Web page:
Opiyo Oloya is an educator, researcher and published author. Born and raised in Gulu in northern Uganda, Opiyo became involved in national political activism for democratic reforms during the early 1980s.
As president of the Makerere University Student Guild, he publicly condemned the 1980 national election as fraudulent. Opiyo was asked to surrender, but he chose exile, first, in Kenya and, subsequently, as a refugee in Canada. He completed his BA Hons and Bachelor of Education at Queen’s University, Kingston, Ontario; M.ED at the University of Ottawa and PhD at York University.
His areas of interest include child-inducted soldiers, military history, conflict and war in Africa, regional, continental and global security and counter-terrorism, and international affairs. He is a researcher affiliated with York University and the York Catholic District School Board.
His book, Child to Soldier (University of Toronto Press, 2013), was the culmination of doctoral research conducted on Acholi children abducted by the rebel group the Lord’s Resistance Army (LRA) in northern Uganda and for which York University awarded him a PhD in October 2010.
Beginning in August 2010 to the present, Opiyo has travelled every summer to Somalia as a war and peace researcher, working alongside the African Union Mission in Somalia (AMISOM) troops based in the country. In April 2013, York University awarded him an Honorary Doctorate of Laws (LLD Honorary) for work in Africa generally and Somalia specifically. His book on the mission, titled Black Hawks Rising (Helion & Company Publishers, 2016) will be released in March 2016.
Oloya’s popular column, Letter from Toronto, has been published weekly since 1996 in the New Vision Newspaper, Uganda. His writing informs on security and defence, education, social and scientific issues on continental Africa, and global politics. Many of his articles are used as teaching tools in post-secondary institutions across East Africa.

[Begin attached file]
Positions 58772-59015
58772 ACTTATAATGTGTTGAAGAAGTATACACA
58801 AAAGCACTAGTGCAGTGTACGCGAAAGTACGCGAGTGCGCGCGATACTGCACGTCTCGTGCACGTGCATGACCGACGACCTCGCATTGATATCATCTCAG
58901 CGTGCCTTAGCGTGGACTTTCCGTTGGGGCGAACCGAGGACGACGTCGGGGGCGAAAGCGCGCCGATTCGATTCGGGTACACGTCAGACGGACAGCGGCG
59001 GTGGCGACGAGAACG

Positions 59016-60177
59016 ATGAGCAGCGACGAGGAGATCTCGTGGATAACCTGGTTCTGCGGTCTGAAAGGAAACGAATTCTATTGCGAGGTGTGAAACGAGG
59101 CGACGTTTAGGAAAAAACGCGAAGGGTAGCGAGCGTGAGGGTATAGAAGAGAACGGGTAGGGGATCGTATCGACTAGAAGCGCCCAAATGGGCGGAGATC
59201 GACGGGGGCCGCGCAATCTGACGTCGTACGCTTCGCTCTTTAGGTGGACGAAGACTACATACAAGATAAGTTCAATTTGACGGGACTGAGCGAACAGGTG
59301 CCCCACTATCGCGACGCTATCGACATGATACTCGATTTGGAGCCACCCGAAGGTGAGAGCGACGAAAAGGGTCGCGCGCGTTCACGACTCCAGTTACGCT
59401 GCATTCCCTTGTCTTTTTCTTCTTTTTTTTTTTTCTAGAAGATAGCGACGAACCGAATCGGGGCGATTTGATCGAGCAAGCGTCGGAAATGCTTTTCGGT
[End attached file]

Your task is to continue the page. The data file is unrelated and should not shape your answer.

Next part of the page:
In October 1992, Opiyo extended his love for African music to launch and host Karibuni Music program on Toronto’s CIUT 89.5 FM, a show that continues to run to this day. He has one of the most extensive music collections I have seen.
He taught himself to speak Lingala, the main language spoken in the Democratic Republic of Congo, Republic of Congo and in parts of Central African Republic.
Opiyo has served the Diaspora Ugandan community in various capacities, always working to foster unity of purpose. He was a great source of wise counsel and leadership when we served together as members of the Board of Trustees of the Ugandan North American Association.
One of his greatest contributions to humanity was when he founded I Read ABC, which stood for “International Resources for Education of African Deaf and Blind Children.” He used his contacts and mobilization skills to raise funds that helped educate educators for children with these challenges.
Honoured in Canada and honoured in Uganda, Opiyo remains one the most down to earth people I know. He is married to Emily, a native of Kenya. They have two sons, Oceng and Ogaba. They live in the Greater Toronto Area.